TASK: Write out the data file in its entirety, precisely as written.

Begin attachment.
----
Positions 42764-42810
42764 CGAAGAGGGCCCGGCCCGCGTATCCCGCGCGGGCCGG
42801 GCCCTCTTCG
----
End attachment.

Positions 42764-42810
42764 CGAAGAGGGCCCGGCCCGCGTATCCCGCGCGGGCCGG
42801 GCCCTCTTCG